If you’ve been taking the time to educate yourself as a real estate investor, you have a pretty good idea of what you need in order to build a successful business. It takes more than just knowing what to do. Before you begin investing you need to answer a really important question: What kinds of clients are you looking for? Targeting your market sharpens your focus and makes it more likely you’ll hit the bulls-eye.
What is a target market?
In the real estate investment business, a target market refers to the types of sellers you want to work with and the types of properties you want to invest in. Creating a specific profile for both will help you do that.
To illustrate this concept, let’s use the example of investing in distressed properties. Investing in distressed properties is a stand-alone niche of real estate investing. It’s different than investing in brand new homes or tax defaulted properties, but in order to be most successful, you should niche deeper.
Instead of just seeking out distressed investment properties anywhere and everywhere, you could focus on distressed properties in one of the following:
1) Low-end neighborhoods.
2) Middle-income neighborhoods.
3) High-end neighborhoods.
Each scenario is different.
How do you choose a niche?
In the beginning, you might flail around a bit until you find a niche that works with the goals you set for your business. Goal setting is the foundation of your business. Knowing your goals will help you define a target market and how to best reach them. If you don’t know what you want, some of your efforts will be wasted and your energy will be spread in too many directions. Don’t move forward without a plan.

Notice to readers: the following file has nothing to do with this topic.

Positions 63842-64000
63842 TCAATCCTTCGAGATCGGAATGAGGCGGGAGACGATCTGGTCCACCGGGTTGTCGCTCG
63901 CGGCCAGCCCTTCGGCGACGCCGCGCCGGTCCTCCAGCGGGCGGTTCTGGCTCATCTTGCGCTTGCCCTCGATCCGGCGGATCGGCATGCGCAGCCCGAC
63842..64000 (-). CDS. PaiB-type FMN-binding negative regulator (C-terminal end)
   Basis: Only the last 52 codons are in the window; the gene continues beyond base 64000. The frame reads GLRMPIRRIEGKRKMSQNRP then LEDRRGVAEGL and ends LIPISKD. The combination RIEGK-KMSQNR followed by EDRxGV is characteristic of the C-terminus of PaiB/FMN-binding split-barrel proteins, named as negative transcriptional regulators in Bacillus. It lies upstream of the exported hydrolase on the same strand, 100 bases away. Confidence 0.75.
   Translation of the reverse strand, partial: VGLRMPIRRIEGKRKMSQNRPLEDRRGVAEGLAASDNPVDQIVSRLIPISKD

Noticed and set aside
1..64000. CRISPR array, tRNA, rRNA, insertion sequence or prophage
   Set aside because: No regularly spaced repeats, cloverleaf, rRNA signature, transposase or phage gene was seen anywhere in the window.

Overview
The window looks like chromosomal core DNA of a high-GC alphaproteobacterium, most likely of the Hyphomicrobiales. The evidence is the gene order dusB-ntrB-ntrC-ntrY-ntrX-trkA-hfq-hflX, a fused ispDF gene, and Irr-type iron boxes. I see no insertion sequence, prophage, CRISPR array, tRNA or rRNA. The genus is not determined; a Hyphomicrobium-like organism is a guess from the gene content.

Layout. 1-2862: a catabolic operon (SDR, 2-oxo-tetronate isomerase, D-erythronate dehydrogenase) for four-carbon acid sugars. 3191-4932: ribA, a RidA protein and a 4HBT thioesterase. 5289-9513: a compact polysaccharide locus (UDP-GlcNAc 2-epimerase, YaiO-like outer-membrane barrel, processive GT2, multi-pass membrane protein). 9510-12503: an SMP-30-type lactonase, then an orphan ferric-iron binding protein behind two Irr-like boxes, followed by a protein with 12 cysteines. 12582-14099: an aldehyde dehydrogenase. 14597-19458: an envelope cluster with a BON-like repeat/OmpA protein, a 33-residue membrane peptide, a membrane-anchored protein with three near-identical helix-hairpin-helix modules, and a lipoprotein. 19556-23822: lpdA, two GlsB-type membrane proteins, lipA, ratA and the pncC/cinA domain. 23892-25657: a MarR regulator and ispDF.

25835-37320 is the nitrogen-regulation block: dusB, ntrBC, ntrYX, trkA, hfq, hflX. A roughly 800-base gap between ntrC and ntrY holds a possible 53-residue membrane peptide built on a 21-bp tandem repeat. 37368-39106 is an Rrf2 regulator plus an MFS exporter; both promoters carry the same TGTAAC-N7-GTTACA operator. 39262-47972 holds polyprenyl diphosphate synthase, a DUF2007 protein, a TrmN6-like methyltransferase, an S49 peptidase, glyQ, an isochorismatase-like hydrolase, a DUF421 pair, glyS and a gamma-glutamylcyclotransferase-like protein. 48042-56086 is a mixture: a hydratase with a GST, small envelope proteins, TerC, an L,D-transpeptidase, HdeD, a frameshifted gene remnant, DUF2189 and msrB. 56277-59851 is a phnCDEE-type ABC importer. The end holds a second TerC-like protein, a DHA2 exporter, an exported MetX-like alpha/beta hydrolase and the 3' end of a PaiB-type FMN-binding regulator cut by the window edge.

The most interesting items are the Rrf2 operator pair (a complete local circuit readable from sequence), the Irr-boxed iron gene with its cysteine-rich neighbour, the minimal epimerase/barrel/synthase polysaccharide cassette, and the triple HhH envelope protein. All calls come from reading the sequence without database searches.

Some novice investors assume that target marketing will diminish success by limiting the number of opportunities. In fact, it does just the opposite. If you pounce on every opportunity that comes along, you’ll never master anything. Target marketing makes you an expert. It allows you to practice and perfect your skills so you can become a specialist in your area of expertise. By concentrating on your target market, you strengthen your capacity to excel.
Choosing a specific market will depend on several factors. Do you enjoy a challenge? You might seek out dilapidated properties in older neighborhoods. Although there is a lot of work involved, the rewards are many. Personal satisfaction is one, and the return on investment (ROI) is high.
If you don’t like to get your hands dirty, you might prefer a turnkey operation. Your ideal client might be the seller of a higher-end home requiring nothing more than a few cosmetic touch ups.
Do you see the value of being specific? Know what you want. Targeting your market will save you time and money. If you’re doing something you love, it will also bring you more joy as you grow your business.